But it disguised what was a steady deterioration in Victoria’s economic performance in a more fundamental sense.
Expressed in per capita terms – that is, abstracting from the contribution made by population growth – Victoria’s economy grew by a mere 0.4 per cent per annum between 2009-10 and 2019-20.
That’s less than one-third of the rate at which Victoria’s per capita gross product grew over the previous decade. It’s less than half the national average per capita growth rate over the past decade, of 0.8 per cent. It’s the lowest of any state or territory other than South Australia.
As a result, Victoria’s per capita gross state product – a crude and imperfect but nonetheless widely used summary measure of its economic performance and a major determinant of Victorians’ material wellbeing relative to other states and territories – declined from just over 1 per cent above the national average 20 years ago, to almost 10 per cent below the national average in 2019-20. Only South Australia and Tasmania ranked lower than Victoria on this scale.
While some of this deterioration in Victoria’s overall per capita income relative to the national average reflects the influence on the latter of the extraordinary gains made by Western Australia as a result of its mining boom, it’s salutary to note that NSW’s per capita gross state product was only 0.5 per cent below the national average in 2019-20.
The only state with a lower per capita household disposable income than Victoria in 2019-20 was South Australia.Credit:Wayne Taylor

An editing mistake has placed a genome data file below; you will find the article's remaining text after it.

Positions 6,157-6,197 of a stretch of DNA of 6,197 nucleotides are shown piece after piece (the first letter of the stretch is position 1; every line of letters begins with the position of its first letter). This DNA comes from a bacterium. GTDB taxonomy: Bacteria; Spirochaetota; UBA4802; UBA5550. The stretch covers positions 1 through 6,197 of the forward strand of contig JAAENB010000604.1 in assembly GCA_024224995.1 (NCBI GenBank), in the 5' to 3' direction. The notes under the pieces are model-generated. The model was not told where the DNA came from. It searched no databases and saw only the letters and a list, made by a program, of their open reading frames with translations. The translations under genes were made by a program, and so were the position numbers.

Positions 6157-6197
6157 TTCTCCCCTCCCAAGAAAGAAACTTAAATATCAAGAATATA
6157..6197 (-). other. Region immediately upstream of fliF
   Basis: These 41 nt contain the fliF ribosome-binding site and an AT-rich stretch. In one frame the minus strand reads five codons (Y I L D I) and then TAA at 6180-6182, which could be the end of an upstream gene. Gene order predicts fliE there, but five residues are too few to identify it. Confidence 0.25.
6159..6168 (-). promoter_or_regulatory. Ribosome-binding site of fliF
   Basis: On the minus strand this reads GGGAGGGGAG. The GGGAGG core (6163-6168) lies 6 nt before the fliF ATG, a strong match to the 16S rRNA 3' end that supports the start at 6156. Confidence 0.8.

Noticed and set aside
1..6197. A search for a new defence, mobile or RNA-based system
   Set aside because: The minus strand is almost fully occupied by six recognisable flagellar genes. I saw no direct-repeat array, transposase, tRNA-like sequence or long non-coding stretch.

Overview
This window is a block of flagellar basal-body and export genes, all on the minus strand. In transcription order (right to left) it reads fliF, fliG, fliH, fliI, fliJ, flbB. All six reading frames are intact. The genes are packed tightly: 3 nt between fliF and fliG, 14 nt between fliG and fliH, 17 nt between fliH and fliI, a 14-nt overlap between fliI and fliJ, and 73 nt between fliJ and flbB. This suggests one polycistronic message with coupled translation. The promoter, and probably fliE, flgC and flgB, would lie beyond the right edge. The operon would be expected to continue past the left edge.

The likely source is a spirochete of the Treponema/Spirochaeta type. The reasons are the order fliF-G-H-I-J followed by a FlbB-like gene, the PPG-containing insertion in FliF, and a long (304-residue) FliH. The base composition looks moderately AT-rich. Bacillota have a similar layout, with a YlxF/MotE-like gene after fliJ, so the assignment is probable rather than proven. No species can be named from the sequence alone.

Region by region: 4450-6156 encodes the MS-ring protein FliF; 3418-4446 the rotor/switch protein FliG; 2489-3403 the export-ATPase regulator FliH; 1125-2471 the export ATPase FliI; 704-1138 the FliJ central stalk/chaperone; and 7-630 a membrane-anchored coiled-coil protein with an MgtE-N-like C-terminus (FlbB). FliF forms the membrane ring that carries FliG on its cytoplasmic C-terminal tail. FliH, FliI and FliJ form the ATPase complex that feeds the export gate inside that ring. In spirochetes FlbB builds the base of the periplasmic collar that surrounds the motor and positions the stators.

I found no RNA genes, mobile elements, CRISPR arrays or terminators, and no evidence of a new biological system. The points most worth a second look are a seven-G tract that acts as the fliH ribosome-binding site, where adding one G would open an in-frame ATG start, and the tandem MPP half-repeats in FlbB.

And lest it be though that gross state product is an abstract concept with little meaning for “ordinary” Victorians, the same Australian Bureau of Statistics estimates from which all of these figures are derived show that Victorian household disposable income per capita – which 20 years ago was within 1 percentage point of the national average – was in 2019-20 almost $3300 or 6.4 per cent below the national average. The only state with a lower per capita household disposable income than Victoria in 2019-20 was South Australia. NSW’s per capita household disposable income was by contrast more than $2000 above the national average, and more than $5300 (or 11 per cent) above Victoria’s.
In other words, by these metrics, Victoria has become a relatively poor state.
How can that have happened?
The main reason for this is that Victoria’s productivity performance – the growth rate of output per hour worked – has slowed much more than in any other state or territory (with the exception of South Australia).
As Victoria emerged from the depths of the early 1990s recession (which was much worse for Victoria than any other state), the productivity of Victorian workers increased at an average annual rate of 2.9 per cent – easily the fastest of any state or territory, and more than half a percentage point above the national average. Productivity growth slowed across all of Australia after the turn of the century, but Victoria’s rate of 1.1 per cent per annum was not far below the national average of 1.4 per cent (and marginally ahead of NSW).